So, while the Obama transition team might not have intended to make ball-sucking metaphors the primary focal point of the Shinseki selection, it is certainly a fact that a vast need for ball-sucking requests do exist vis a vis the outgoing administration.

    That being said, it is highly unlikely that the outgoing administration will be able to comprehend the subtleties of a metaphorical ball-sucking proposition, particularly when it is only an adjunct occurrence to an otherwise very serious and necessary Secretary selection, for reasons alluded to earlier. Very few in the outgoing administration possess what could be considered a brain; particularly a brain capable of discerning the subtleties of metaphor. Fortunately, David Brooks will be available to do just this sort of translation for the remaining remnants of the neo-con faction. This is fortunate for Brooks, as well, because his particular brand of intelligent idiocy does not appear to have a future; but perhaps he can make hay explaining the past to the morons who made the present what it is. Tell them about the sucking, Mr. Brooks, and tell them to suck hard!

  6. rosalind says:

    ot: a good article in the LA Times focusing on GM’s intertwined foreign & domestic car production.

    The president of GM’s Colombia unit, Santiago Chamorro, worries that news of problems in the U.S. could scare away car buyers in South America. “Bankruptcy is not in the interests of our employees, shareholders, suppliers or clients,” he said.


  7. KiwiJackson says:

    Who better than Gen. Shinseki to understand U.S. veterans needs. Ric Shinseki was wounded 3 times in Vietnam and left part of his foot over there.

    All sucking of balls aside a superb choice to head the VA.

  8. radiofreewill says:

    Because the Uniqueness of Bush’s UE Claim – Executive Secretly Elevated Above and Immunized From The Law – rested upon Bush being both President and Commander-in-Chief in a Time of War – Our Military has been walking the Most Dangerous of Fine Lines: Loyalty to an Unlimited President of Questionable Character, or Protection of the Rule of Law, and thus their own Fellow Citizens – the People – as in the “We the People” part of the Constitution.

    The selection of Gen. Shinseki by President-Elect Obama is a Strong Move that Supports the Military returning to its Professional Fighting Force Mission given in the Constitution, and Away from Bush’s Police-Action, Nation-Building, Ideology-Projecting, mis-use of Our Military.

    Thankfully, imvho, it was the Military who recognized that Loyalty beyond Principle Destroys the Will to Fight. If the Military hadn’t taken it’s own measures to protect itself from Bush’s Lack of Character – by aligning itself behind Stronger Leadership than Myers and Pace – then they almost certainly would have devolved into the Banana Republic Thuggery that Bush’s “leadership-style” demands.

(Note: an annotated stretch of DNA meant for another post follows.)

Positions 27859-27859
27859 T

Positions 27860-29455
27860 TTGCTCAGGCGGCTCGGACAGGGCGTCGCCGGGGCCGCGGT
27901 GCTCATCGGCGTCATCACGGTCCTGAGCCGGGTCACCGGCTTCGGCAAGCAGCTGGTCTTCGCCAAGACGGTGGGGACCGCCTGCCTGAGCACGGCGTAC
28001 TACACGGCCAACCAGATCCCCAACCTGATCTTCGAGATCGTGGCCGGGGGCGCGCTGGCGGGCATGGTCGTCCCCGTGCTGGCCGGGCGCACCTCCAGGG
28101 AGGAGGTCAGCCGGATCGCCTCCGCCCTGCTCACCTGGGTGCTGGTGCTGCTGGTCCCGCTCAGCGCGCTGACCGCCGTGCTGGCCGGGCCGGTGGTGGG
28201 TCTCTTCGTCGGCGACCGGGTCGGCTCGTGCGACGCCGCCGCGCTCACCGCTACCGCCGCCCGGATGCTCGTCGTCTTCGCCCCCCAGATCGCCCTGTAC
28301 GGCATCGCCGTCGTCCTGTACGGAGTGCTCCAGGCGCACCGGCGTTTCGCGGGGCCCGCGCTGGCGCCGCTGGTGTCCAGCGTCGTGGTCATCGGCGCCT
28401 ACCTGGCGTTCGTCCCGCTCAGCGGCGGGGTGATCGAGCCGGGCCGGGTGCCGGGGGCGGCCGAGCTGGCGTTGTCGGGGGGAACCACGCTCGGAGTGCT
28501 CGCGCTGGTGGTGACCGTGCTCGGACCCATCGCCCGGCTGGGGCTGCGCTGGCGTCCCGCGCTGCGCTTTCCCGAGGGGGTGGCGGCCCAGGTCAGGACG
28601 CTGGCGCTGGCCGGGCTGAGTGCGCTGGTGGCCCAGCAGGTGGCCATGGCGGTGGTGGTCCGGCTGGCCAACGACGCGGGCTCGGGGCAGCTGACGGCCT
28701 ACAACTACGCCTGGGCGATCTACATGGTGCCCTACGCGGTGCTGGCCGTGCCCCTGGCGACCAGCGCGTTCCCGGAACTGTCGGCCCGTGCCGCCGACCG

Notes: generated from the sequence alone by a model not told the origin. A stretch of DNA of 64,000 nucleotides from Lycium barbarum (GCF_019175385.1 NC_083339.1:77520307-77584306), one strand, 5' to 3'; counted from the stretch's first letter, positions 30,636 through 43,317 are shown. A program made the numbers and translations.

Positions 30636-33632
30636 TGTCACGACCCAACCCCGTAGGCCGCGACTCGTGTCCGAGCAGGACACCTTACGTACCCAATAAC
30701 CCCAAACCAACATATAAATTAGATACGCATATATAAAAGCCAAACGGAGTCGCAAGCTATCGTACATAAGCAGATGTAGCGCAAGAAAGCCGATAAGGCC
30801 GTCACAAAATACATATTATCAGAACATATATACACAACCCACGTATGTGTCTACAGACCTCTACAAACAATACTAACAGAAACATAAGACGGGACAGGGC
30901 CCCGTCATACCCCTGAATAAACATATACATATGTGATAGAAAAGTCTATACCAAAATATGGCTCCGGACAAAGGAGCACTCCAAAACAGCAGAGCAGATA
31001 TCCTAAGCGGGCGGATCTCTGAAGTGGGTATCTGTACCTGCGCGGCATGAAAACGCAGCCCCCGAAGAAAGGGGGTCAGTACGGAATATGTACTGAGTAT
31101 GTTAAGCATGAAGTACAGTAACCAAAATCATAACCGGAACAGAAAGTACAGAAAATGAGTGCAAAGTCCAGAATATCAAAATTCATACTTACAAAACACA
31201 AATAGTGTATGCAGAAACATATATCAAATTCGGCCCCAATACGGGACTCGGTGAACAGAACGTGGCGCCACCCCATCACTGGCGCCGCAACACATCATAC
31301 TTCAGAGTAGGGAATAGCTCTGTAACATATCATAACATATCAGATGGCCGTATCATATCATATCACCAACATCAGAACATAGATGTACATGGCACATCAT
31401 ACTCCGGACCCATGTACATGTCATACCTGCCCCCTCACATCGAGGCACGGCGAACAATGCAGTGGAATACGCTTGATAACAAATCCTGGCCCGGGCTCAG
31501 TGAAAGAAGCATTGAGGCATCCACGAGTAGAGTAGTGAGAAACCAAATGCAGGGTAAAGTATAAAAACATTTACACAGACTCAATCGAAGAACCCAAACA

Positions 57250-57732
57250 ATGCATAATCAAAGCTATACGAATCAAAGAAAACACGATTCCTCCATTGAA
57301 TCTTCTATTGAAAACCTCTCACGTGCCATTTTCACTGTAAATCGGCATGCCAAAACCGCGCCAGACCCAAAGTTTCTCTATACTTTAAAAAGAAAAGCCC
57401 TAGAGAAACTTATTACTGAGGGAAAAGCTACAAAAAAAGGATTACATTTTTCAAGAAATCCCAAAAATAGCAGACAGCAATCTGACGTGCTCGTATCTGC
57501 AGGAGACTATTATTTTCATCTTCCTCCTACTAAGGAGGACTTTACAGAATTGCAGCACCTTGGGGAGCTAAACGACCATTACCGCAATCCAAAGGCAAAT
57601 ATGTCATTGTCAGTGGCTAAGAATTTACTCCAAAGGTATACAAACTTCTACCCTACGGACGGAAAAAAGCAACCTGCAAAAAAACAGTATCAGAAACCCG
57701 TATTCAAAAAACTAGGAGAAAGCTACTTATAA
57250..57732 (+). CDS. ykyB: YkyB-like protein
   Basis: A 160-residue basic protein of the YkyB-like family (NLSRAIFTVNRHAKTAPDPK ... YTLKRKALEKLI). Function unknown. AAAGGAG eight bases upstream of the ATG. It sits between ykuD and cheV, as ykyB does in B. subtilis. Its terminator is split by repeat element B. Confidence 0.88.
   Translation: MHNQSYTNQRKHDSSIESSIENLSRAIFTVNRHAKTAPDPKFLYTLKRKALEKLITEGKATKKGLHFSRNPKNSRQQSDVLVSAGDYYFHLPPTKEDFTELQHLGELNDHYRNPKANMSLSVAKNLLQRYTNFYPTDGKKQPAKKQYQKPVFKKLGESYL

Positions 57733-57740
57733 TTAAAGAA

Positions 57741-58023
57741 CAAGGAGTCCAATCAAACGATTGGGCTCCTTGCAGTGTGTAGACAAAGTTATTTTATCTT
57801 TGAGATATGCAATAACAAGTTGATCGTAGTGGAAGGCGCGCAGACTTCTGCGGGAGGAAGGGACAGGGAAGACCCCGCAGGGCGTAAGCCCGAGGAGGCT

One of the Prime Fighting Principles of Our American Professional Military has always been “We don’t leave anyone behind.”

    Bush put no more thought into Vets Health Care than he put into Pre-Invasion Force Levels or Post-Invasion Governance – he just wanted to play 6-Star General and use All the Toys for a few months…before putting it all back in the box like it never happened.

    And so, after yet Another Example of Bush’s Lifelong Pattern of Obsessive-Personal-Interest/Extreme-Human-Neglect: Sending Troops to Liberate Iraq from Tyranny/Can’t Be Bothered with Vets Health Care – with President-Elect Obama’s selection of Gen. Shinseki, Our Troops – especially Our Iraq and Afghanistan Vets – are Hearing our New Leadership Say Loudly and Clearly – Enough! – We’re not going to Leave Our Good Men and Women on the Battlefield (where Bush dropped them)…We’re bringing them All Back and Honoring their Sacrifice with the Care and Thanks of the Nation.

    The Military under Bush has been in a tough spot during the UE-era. It’s perfectly understandable that they bent in the wind of Bush’s Hubris, but it’s also terrifically inspiring that they didn’t break and become Bush’s Un-Principled Strong Arm, either.

    I think the Military probably had several, or more, opportunities to fall-over that Fine Line, but to their Great and Everlasting Credit they didn’t, and there’s every reason to think they Saved the Republic with their Solid Character and Good Judgment because of it, too.

    Our Professional Military Didn’t Fail US – the Depraved and Craven Bush did.

  9. njr83 says:

    Saturday evening Obama was interviewed and said “tomorrow I will name” and named Shinseki and his attributes, the host prefaced a question with the disagreement with Rumsfeld’s numbers… Obama cut him off and instead of listening to a question firmly stated “He was right” It’s the closest I’ve heard Obama come to barking. It was the closest I’ve seen to him putting up with NO GUFF.

  10. Gerald says:

    General (Ret.) Shinseki is a good and honorable man.

    There are others too.

    You must realize that sometimes a man must make the choice of either being a public gadfly or doing his job superbly well and protecting his men and his country.

    If good men in the military spoke up immediately whenever the opportunity to cross the White House came up, we wouldn’t have any good men in the military. And that wouldn’t be a good thing.

  11. Leen says:

    When you listen and watch people like Shensiki (listened to him testify before the invasion) and Comey etc it gives one hope in the integrity of our country and military.

    Shinseki inspires! Have been talking with the Vet circles of folks I have the pleasure of knowing. They feel inspired by Obama’s choice

  12. timbo says:

    My guess they’re grooming Shinseki for DoD Secretary after they figure out what the situation is. It’s a great stick if you think about it–Gates has to do everything like Obama sez by the book and instanter or…!!! Obama’s first political move as a really, really tough politician in Washington. My guess that the sycophantile GOs are going to be cringing for awhile…plus, it will be fascinating to see what Shinseki thinks of their retirement bonus requests! And, yeah, it happened on Dec 7th…